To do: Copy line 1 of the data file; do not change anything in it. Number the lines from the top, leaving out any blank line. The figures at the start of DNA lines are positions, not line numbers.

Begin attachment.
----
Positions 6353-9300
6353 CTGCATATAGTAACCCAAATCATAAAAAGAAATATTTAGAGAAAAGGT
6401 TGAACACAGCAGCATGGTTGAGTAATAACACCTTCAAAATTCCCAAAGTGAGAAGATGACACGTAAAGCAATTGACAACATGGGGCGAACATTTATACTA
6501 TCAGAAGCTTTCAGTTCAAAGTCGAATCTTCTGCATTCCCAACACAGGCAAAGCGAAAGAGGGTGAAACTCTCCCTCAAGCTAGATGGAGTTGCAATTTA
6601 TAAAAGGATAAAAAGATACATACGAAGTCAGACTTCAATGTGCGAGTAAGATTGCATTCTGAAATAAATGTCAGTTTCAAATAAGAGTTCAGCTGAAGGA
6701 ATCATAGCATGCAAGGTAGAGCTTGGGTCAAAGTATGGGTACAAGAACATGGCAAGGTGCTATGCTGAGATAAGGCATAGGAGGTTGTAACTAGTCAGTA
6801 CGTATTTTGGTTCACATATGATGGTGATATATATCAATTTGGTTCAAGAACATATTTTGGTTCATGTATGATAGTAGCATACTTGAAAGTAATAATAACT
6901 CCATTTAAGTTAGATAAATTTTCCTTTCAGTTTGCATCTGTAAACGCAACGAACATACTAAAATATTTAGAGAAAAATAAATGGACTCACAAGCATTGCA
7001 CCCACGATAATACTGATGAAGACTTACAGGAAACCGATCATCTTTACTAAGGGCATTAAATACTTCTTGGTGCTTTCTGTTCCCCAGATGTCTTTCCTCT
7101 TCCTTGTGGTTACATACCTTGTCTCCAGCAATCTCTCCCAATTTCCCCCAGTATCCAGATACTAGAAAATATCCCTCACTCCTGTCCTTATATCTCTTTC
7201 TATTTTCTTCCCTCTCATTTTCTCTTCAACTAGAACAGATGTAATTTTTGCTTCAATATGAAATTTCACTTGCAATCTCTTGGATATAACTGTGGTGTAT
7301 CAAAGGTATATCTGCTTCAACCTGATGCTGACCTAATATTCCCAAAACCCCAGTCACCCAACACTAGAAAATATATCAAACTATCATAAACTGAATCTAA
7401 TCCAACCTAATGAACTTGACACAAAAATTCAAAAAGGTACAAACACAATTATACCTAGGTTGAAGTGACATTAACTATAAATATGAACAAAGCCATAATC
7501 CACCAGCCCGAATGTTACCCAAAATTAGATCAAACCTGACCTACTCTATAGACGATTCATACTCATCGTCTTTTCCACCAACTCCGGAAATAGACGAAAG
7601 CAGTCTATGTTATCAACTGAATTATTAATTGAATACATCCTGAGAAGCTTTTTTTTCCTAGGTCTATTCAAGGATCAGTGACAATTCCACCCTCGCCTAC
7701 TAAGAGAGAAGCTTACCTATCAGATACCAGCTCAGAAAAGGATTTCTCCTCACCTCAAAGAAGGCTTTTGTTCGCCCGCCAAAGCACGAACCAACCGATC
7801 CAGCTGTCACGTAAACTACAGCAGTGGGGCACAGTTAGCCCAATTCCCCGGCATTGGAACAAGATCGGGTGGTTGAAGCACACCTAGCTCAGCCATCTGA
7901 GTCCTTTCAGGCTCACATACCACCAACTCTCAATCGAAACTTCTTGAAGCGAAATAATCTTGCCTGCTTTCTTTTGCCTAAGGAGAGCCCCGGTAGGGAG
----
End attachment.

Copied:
Positions 6353-9300